The Good, the Bad, and the Ugly: The Good #3 and #4

3. Ordering books

Somehow, despite the skyrocketing popularity of digital books, publishers in the West still haven’t figured out that there’s no longer a reason to price books up around the twenty-dollar range. I really don’t see the point of paying the same price for electrons that I do for paper. Chinese publishers, by contrast, sell books for WAY cheaper. Not bootlegged books, either. Since I know I’ll be leaving soon, I’ve been ordering a bunch of things online that I think might not be easy to find in the U.S., all in Chinese of course. Is there anything better than brand-new books for cheap? I think not. A four-volume set of dark comedic satire by Yan Lianke. The complete poetry of Luo Yihe. All of Lu Xun’s Za Wen (short essays and thought fragments). None of them over $10 U.S. The complete anything by a contemporary western writer would be five times that much. No snarky comments about nobody knowing the Chinese writers, either; the ones I just mentioned, if they had been reliably translated, would be considered on a par with the best writers the West has ever produced.

Did I mention the books were cheap?

4. A new kind of fried rice

Wow. Double wow. I went to a big outdoor market in a different part of town recently and stopped in at a random Hunan restaurant for lunch. Without knowing precisely what it was, I ordered the Hunan Fried Rice. Well, as it turned out, it was fried rice with bacon and chili peppers. Now I’m a huge fried rice fan. I’ve ordered it in hundreds of markets, and enjoyed almost every serving. This, however, was something special. I don’t know if this will sound superficial or not, but one of the things I’m going to miss most about China after I leave is the unexpected discoveries. I’ve been in China eight years now, and this is the first time I’ve ever had Hunan-style fried rice. There’s a reason I’ve never gotten tired of Chinese food. There’s so much of it, and it’s so varied, that I’ve never yet exhausted the possibilities.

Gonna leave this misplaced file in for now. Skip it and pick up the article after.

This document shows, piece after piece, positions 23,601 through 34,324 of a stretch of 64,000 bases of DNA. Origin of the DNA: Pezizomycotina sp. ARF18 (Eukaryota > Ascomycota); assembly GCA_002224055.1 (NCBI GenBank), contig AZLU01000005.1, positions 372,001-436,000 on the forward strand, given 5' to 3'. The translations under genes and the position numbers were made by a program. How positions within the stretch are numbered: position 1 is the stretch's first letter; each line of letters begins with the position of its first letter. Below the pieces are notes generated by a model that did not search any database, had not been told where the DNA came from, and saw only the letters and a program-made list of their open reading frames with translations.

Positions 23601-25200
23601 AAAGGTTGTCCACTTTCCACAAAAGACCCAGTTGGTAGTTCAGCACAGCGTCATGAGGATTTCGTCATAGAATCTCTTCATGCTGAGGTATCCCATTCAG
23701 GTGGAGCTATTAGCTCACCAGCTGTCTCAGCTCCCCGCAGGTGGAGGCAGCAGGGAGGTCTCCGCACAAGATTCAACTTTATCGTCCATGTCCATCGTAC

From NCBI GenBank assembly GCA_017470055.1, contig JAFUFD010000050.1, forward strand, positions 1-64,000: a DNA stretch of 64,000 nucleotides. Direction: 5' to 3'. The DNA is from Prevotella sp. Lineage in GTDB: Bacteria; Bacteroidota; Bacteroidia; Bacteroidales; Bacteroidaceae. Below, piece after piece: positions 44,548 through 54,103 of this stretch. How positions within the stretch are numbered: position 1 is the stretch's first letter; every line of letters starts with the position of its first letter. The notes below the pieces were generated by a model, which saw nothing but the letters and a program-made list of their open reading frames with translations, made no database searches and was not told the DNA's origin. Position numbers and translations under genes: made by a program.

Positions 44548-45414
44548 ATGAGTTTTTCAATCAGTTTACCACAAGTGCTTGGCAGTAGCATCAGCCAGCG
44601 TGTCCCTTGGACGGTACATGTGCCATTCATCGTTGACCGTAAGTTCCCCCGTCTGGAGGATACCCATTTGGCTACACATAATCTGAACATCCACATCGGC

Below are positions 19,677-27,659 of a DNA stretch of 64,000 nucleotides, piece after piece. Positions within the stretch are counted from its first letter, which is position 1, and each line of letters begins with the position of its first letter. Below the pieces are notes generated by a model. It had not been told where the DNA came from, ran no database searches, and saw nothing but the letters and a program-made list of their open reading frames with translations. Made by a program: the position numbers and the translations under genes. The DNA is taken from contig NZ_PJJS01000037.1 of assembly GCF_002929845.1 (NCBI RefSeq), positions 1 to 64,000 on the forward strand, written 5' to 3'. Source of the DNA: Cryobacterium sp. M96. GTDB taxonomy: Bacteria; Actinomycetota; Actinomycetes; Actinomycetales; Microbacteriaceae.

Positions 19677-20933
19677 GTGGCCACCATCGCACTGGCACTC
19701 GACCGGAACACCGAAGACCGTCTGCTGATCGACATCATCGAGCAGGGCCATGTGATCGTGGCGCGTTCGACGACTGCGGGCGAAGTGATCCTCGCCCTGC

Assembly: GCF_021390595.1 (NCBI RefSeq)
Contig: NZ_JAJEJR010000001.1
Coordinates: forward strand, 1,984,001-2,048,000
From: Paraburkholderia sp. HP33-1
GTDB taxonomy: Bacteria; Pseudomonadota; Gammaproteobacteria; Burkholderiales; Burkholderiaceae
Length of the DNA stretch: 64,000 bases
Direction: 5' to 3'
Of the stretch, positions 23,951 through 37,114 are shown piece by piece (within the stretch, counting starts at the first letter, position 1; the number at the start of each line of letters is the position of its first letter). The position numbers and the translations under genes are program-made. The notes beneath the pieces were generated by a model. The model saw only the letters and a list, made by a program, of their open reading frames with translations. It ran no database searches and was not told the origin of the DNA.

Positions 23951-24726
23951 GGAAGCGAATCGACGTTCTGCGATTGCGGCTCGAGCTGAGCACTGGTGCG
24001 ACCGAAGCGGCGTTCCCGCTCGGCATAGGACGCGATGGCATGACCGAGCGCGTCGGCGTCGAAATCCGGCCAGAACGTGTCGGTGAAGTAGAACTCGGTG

Oh, and it’s crazy cheap, too. My Hunan fried rice cost me $1.


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